Home learning focus
Learn the basics of microcontrollers.
This lesson includes:
two video clips demonstrating inputs, processes and outputs and microcontrollers as process devices
two activities to try at home
Every electronic device around your house will be running on an input, process and output design model.
Input devices take a signal from the physical or ‘real world’ and turn it into an electronic signal that a process device, such as a microcontroller, can understand and act upon.
Examples of real-world signals include light level, temperature and pressure, whereas examples of electronic signals include voltage and current.
Input devices are usually either switches or sensors. Switches allow current to flow through them when the contacts inside are joined together, whereas sensors can be used to detect changes in light level, temperature and pressure.
Process devices take the signal from the input stage of a system and act on it by changing it in some way, eg introducing a time delay, counting the number of times something happens or making decisions.
Output devices take the signal from the process device of a system and turn it back into a physical or ‘real-world’ signal, such as light or sound. Light can be created using lamps and sound can be produced using buzzers or speakers.
In the following video, Zoe Dobell talks about inputs, processes and outputs in the context of trains, stations and ticket barriers.
Microcontrollers are an example of a process device.
They are computer chips that are used instead of a central processing unit (CPU). They contain a processor, memory and input and output connection pins and provide functionality and give intelligence to products and systems.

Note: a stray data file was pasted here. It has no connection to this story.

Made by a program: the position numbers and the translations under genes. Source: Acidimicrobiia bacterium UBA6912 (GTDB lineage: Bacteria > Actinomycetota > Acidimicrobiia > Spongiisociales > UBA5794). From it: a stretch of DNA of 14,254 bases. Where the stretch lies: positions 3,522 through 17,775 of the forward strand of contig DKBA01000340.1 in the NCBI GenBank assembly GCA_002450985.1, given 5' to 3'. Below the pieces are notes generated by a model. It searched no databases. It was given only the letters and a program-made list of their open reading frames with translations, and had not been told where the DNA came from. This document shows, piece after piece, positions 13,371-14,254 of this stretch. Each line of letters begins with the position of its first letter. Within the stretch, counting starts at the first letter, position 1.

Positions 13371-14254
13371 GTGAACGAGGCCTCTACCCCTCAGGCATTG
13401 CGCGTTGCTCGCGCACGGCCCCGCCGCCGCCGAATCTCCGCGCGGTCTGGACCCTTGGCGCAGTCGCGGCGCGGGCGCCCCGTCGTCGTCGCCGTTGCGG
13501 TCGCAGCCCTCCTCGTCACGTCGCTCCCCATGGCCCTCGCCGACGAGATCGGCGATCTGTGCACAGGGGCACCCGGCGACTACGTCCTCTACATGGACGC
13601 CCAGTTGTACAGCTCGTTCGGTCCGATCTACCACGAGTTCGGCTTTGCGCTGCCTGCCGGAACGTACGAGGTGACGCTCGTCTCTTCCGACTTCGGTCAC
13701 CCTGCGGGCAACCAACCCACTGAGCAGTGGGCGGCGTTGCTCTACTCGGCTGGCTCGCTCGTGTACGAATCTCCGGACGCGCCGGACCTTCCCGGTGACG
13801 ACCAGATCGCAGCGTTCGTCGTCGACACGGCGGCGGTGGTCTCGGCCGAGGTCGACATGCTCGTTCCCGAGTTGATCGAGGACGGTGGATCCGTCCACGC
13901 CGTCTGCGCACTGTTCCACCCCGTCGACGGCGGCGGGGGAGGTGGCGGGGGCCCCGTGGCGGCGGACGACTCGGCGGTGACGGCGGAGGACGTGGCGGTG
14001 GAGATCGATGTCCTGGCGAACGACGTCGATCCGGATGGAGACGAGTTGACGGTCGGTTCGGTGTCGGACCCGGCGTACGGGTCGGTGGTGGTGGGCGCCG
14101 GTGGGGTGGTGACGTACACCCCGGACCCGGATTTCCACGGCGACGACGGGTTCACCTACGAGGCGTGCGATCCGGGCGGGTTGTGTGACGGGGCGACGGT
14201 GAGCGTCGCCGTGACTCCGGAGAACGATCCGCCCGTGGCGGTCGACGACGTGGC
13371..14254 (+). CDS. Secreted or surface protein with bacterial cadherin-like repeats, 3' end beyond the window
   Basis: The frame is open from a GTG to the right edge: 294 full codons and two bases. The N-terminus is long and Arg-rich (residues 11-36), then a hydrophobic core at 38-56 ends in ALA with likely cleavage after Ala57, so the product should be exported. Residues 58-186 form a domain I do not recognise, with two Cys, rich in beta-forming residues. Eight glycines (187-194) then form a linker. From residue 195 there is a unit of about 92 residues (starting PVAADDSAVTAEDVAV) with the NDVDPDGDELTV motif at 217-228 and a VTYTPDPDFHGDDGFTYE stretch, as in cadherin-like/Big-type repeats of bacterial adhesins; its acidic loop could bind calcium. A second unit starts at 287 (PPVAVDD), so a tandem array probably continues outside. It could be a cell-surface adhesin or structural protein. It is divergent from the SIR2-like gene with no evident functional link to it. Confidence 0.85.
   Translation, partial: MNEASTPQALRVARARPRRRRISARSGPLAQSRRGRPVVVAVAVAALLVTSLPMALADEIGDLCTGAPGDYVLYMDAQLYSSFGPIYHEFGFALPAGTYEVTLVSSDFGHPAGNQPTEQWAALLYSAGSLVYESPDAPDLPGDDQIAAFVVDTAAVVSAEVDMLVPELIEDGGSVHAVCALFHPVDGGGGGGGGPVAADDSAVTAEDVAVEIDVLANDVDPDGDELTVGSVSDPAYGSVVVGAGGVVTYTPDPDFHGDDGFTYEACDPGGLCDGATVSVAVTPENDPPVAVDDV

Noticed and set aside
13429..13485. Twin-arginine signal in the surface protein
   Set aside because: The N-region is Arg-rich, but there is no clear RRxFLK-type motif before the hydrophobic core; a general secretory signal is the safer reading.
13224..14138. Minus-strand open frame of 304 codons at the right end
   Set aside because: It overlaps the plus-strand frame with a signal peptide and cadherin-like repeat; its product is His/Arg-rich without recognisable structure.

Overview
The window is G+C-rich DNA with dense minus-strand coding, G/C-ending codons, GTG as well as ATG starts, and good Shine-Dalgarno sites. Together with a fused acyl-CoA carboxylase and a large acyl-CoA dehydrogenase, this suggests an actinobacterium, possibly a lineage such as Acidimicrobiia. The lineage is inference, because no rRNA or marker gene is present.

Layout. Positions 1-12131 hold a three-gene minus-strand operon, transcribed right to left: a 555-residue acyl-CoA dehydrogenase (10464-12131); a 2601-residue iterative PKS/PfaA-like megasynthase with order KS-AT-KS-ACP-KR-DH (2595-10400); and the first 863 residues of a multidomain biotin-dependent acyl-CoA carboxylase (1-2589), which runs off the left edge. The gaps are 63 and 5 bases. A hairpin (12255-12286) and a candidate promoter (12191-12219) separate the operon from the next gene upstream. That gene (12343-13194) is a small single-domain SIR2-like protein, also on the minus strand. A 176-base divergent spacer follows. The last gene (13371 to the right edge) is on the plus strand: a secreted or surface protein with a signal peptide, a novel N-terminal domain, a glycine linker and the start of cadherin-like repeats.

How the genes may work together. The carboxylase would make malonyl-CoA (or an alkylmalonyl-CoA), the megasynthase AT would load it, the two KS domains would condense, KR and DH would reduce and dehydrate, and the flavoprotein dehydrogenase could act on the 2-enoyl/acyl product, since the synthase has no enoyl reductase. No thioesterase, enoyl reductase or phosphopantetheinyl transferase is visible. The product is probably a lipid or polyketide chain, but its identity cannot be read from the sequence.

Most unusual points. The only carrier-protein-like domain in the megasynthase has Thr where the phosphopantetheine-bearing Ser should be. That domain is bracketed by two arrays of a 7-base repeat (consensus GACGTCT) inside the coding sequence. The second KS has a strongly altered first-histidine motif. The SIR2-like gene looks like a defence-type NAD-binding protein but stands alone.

Many everyday products are controlled by these devices, such as mobile phones and washing machines - they can be programmed to perform many different processing functions.
Microcontrollers come in different sizes with varying numbers of pins for the connection of input and output devices, eg 8 pin, 14 pin and 18 pin.
In order for microcontrollers to work correctly they must be programmed, which can be done using a range of different methods, including:
- text-based programming languages, such as BASIC, C++ and Python
- block-based programming editors,
- flowchart software
There are advantages and disadvantages to using microcontrollers.
|The size of a circuit can be significantly reduced as programming replaces physical components||They often cost more than traditional integrated circuits|
|They can be reprogrammed many times allowing changes to be made without replacing components||Programming software and hardware is required and can be expensive to buy|
|They have pins for connecting several input and output devices, adding to flexibility||The language of the system must be learned and this adds to training costs|
Now you can try and put some of what you have learned about inputs, processes, outputs and microcontrollers as process devices into action.
Draw a flowchart for the process of washing your hands.
You will need to make sure that:
- The user washes their hands for 20 seconds
- They check that their hands are clean
The below worksheet outlines the different flowchart symbols and their functions and can be used for reference.
You will only need a pen and paper.
Use the micro:bit block-based editor to code this hand washing process.
You can start a new project within the editor, and there are many helpful tutorials on the website to help you get started.
You don't need a micro:bit to do this activity as you can create programmes within the online editor without one.
There's more to learn
Have a look at these other resources around the BBC and the web.